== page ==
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Anarchism – Lesson Summary

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Anarchism is a substantial body of political philosophy, a substantial ideology in its own right. In sharp contrast to both Marx and liberals, Anarchists take a very different position. Anarchists express far greater suspicion about all forms of the State and about other forms of authority, both political and religious.

Noam Chomsky is perhaps the most famous anarchist thinker today, and he has spent many decades detailing abuses of power by the United States Government and its allies. What this indicates is that anarchism retains a profound suspicion of established power of all kinds.

Anarchist thinkers have influenced political movements in India, China, Japan, Korea and parts of Africa, particularly during the struggles for liberation from colonial domination.

Anarchist movements have almost never held significant political office. Anarchist arguments for the reform of the state and the economy seemed to figure only rarely in general political life, but their thinking has yet had much greater influence than it is often recognized as having.
Anarchist thought falls into two broad types, collectivist anarchism and individualist anarchism. The greatest difference between the two is in their respective approaches to economics or political economy.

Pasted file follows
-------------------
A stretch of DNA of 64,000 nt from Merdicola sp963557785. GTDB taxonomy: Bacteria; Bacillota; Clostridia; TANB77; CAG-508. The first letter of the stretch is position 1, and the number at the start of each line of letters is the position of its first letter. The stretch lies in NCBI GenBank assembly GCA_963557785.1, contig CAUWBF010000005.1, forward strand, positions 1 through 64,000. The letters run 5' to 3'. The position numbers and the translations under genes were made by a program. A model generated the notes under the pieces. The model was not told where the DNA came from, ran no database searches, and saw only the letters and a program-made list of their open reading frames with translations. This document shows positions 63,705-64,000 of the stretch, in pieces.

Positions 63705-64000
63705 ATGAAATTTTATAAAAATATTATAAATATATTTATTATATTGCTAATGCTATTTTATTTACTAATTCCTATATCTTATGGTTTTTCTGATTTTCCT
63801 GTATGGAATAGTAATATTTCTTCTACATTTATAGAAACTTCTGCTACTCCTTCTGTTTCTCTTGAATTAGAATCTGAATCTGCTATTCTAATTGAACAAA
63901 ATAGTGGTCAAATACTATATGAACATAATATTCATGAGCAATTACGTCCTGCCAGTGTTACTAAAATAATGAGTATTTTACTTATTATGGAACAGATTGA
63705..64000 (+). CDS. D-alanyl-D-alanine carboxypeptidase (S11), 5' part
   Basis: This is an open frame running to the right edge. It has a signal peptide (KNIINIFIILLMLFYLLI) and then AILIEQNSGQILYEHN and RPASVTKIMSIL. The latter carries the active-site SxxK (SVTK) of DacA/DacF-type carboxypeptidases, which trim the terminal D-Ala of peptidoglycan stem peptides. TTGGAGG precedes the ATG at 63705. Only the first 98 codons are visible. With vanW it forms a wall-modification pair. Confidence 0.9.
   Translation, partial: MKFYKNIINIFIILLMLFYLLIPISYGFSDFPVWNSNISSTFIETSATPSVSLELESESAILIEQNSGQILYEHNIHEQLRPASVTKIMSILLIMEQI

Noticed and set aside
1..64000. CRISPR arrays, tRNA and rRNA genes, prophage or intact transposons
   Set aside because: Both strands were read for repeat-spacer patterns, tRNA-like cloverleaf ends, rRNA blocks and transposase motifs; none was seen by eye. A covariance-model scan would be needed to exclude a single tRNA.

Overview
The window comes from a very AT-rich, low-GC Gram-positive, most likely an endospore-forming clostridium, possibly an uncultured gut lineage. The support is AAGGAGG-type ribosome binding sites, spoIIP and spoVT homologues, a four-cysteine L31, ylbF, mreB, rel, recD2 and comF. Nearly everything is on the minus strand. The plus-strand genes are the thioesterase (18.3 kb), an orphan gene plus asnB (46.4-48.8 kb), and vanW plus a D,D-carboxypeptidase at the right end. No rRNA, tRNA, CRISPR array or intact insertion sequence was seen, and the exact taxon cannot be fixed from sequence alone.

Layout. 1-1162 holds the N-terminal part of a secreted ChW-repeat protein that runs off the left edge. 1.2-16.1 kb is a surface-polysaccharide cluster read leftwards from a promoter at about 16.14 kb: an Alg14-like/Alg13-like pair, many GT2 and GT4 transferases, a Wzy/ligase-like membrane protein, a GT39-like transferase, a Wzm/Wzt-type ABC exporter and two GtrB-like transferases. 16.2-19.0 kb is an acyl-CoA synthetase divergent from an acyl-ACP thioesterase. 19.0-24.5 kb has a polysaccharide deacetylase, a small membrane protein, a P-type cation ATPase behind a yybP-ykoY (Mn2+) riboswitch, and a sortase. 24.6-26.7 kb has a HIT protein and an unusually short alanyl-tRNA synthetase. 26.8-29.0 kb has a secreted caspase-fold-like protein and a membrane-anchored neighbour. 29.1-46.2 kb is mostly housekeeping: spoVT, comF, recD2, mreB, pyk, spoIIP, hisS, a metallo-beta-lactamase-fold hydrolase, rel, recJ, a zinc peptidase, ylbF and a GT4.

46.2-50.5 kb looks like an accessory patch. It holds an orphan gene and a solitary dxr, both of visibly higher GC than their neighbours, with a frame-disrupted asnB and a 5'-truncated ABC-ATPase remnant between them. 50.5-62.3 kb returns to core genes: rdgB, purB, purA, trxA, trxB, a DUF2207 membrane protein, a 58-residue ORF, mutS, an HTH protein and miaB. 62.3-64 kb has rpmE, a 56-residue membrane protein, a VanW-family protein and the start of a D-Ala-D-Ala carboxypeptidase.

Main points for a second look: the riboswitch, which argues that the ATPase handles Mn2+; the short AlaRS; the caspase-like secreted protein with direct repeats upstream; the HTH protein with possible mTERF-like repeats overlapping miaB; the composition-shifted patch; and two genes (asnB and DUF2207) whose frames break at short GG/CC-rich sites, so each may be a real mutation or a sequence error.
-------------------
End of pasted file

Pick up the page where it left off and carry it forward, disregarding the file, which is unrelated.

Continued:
Collectivist anarchism relies on a view of human beings as social beings who recognize their common humanity, and have no need of government. According to anarchists, governments always replace freedom with oppression and they make it impossible. Anarchism resists the very idea of imposed authority of any kind

According to collectivist anarchists, free and voluntary organization is the best defense against the self-aggrandizing tendency of the State and the corresponding imperatives in capitalism.

Individualist anarchism is founded on the idea that the individual is sovereign. Its most extreme expression is found in the work of the German philosopher Max Stirner, a 19th century philosopher who thinks that the individual is free to act as just as they choose, irrespective of laws, social institutions, or conventions.

Education is an area of life where anarchist thinking had had an immense impact. Anarchist philosophers have always taken education extremely seriously. Proudhon saw education for work as a matter of pride, because work was something to be proud of.

Anarchist thinkers were attracted by syndicalism, even though syndicalism involved what have been called crude theories of class. They rejected conventional politics because they thought it was corrupt and pointless

There have been more explicitly economically-focused forms of anarchism, one of which is anarcho-capitalism, which saw something of a revival in the last three decades of the 20th century.

Anarchists also reject capitalism, as coercive libertarians see capitalism as the guarantee of individual freedom and that is a significant difference between anarchists and libertarians.

Anarchists are for the most part very cautious about capitalism precisely because of its inherent tendencies to monopoly, to requiring that the whole world follow the same system, otherwise it collapses itself, and so on.

For libertarians the market, the unrestrained market, is the guarantee of individual freedom and that is a significance difference between anarchists and libertarians.